Title: The Only One in the World: A Sherlock Holmes Anthology
Author: Narelle M Harris (editor)
Publisher: Clandestine Press
Published: 15th April 2021
Price: $39.95 ($29.95 paperback)
Synopsis: What if Sherlock Holmes was Polish? What if he or John Watson were Indian or Irish or Australian or Japanese? How would their worlds look if one or both was from a completely different background?
In The Only One in the World, we asked a baker’s dozen of writers to answer these questions, and the marvelous results are adventures in Ancient Egypt, Viking Iceland, and 17th century England; in 19th century Ireland, Germany, and Poland; in South Africa of the 1970s and New Orleans of the 1920s; and in contemporary Australia, USA, Russia, India and Portugal.
The stories and contributors taking a new look at our old friends, Sherlock Holmes and John Watson, include:
- The Affair of the Purloined Rentboy by Greg Herren
- S.H.E.R.L.O.C.K. by Atlin Merrick
- The Path of Truth by Jack Fennell
- Sharaku Homura and the Heart of Iron by Jason Franks
- The Adventure of the Disappearing Village by Natalie Conyer
- The Saga of the Hidden Treasure by Kerry Greenwood and David Greagg
- The Problem of the Lying Author by Lisa Fessler
- Mistress Islet and the General’s Son by Lucy Sussex
- A Scandalous Case of Poisoning by Katya de Becerra
- The Adventure of the Fated Homecoming by Jayantika Ganguly
- Prince Ha-mahes and the Adventure of the Stoned Mason by LJM Owen
- The Enemy Within by Raymond Gates
- A Study in Lavender by JM Redmann
Sherlock Holmes has been reimagined in many ways over the years in film, movies and stories. He’s been shifted from Victorian London to modern London, or from Victorian London to modern day New York. Other amateur detectives like Phryne Fisher have been inspired by him, and he has been given life in so many ways, that everyone will have their favourite incarnation. In this short story collection, Narelle M Harris has asked writers from all walks of life to imagine Sherlock Holmes as something other than English – he could be Polish, Irish, a robot, another gender …the sky was the limit! And these authors met the brief extremely well, taking Sherlock across the world and through time, ensuring that each setting was unique and captured the essence of the Sherlockian intrigue and ideas, as well as the diversity of our world now and throughout history to tell compelling mysteries, using the concept of Sherlock Holmes.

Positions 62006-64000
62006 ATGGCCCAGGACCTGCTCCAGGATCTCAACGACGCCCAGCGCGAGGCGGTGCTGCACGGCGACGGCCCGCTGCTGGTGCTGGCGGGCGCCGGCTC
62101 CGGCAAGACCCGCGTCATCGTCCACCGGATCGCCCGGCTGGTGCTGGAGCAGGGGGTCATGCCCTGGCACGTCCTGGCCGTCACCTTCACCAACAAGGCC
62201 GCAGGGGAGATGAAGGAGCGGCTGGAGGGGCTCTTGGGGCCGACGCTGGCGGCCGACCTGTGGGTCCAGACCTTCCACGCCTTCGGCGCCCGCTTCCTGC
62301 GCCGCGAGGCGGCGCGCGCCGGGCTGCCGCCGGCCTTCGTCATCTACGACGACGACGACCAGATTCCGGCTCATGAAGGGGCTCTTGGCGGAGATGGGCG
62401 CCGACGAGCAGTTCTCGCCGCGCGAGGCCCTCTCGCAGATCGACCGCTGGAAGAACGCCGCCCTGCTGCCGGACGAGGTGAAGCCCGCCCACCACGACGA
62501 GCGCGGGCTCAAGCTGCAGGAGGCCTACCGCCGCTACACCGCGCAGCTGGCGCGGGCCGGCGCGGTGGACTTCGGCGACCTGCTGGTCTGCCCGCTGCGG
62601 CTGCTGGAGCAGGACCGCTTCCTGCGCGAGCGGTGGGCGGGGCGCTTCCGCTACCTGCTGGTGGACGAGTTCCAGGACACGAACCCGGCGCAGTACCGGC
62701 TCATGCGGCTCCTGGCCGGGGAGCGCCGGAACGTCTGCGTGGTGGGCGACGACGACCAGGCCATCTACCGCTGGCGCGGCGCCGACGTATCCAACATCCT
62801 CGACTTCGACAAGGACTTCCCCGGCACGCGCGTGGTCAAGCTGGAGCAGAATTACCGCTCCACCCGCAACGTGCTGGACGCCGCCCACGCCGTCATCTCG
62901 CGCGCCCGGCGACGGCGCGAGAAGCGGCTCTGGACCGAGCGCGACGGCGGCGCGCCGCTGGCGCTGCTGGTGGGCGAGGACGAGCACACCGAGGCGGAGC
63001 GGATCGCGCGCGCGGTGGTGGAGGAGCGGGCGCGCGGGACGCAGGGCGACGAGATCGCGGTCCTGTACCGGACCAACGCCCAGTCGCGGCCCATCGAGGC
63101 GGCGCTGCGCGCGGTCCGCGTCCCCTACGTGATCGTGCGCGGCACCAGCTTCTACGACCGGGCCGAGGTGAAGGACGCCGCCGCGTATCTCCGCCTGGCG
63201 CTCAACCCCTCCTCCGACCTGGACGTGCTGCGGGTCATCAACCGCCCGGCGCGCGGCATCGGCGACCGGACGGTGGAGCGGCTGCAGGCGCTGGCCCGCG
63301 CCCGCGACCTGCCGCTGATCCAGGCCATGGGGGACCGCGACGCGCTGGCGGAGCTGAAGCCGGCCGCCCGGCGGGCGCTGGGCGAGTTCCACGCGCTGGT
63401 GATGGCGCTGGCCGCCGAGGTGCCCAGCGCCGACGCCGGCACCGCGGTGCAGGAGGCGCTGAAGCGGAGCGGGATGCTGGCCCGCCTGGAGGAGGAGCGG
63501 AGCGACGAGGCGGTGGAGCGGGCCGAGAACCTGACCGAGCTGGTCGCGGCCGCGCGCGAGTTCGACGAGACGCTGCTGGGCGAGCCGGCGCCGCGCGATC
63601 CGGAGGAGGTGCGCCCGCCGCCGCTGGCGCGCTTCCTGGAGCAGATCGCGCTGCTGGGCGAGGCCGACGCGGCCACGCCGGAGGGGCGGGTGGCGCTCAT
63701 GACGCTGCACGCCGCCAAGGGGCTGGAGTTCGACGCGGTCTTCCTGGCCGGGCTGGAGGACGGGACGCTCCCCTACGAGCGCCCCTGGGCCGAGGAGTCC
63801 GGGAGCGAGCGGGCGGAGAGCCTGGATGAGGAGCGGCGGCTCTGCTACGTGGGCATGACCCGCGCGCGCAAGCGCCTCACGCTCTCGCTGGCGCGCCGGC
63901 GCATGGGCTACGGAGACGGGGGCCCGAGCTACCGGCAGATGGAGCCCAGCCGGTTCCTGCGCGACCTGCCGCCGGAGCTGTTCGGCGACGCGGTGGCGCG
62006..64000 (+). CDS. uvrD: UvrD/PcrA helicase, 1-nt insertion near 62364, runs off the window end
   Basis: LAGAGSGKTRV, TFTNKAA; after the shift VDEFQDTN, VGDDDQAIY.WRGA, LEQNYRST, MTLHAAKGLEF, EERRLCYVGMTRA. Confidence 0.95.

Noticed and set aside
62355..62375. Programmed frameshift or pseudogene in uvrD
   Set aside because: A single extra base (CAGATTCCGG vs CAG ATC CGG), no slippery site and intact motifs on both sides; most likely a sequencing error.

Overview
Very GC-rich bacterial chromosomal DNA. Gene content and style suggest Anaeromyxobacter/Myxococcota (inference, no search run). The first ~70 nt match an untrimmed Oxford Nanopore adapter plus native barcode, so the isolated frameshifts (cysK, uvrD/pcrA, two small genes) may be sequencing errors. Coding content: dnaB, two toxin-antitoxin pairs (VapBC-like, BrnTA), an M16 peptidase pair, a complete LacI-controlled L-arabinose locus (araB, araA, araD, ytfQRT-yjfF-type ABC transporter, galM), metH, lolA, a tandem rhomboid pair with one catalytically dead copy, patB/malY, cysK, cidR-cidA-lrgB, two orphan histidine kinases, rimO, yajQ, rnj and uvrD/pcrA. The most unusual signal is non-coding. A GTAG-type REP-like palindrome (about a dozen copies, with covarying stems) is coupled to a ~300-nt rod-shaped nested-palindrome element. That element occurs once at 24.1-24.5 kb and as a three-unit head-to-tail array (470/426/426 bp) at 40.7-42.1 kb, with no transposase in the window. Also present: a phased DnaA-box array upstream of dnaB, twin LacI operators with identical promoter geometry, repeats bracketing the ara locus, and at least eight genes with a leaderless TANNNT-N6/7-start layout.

Because these stories traverse time and space, the stories are exciting and fresh, breathing new life into a beloved character who can be imagined in so many ways. Sherlock and Watson appear in many incarnations, and in some stories, it is their first meeting – a way to set up their partnership, and sometimes the partnership is well-established. I found it tricky to choose a favourite story, though I am quite partial to Ancient Egypt, so I was drawn to L.J.M Owen’s Prince Ha-mahes and the Adventure of the Stoned Mason – and was thrilled to see it had a bit of a link to the third in her Dr Pimms series, Egyptian Enigma. The story set during apartheid South Africa highlighted many levels of inequality, as many of the stories did, be it gender, race or sexuality, as a few of the stories had LGBTQIA+ characters and interpretations that worked well, and that were simply manifestations of two famous characters that could easily sit alongside the canon stories and characters, giving all readers and fans of Sherlock Holmes a chance to see themselves represented.
The crimes and mysteries varied depending on the setting, and the myriad of crimes explores the different ways society has dealt with the things that life throws at them, and how people in different times coped with uncovering the truth. It allows the characters to be themselves against the backdrop of crime and mystery, and the themes are universal – people, issues and feelings that can be found anywhere, but are often dealt with in quite different methods and manners, depending on what the story and the overarching mystery calls for. The mysteries are explored using classic Sherlockian techniques that are relevant to the time each individual story is set in, and explores the way that these characters also interact with their individual worlds, times and places an d the idea that the human condition is a universal experience – we all feel and experience lots of similar things, just in different ways on an individual level.
What this collection of short stories does is opens up a new way of looking at crime fiction and Sherlock Holmes for readers. It is one of those intriguing and fun books that is delightful for all to read and one that will be thoroughly enjoyed.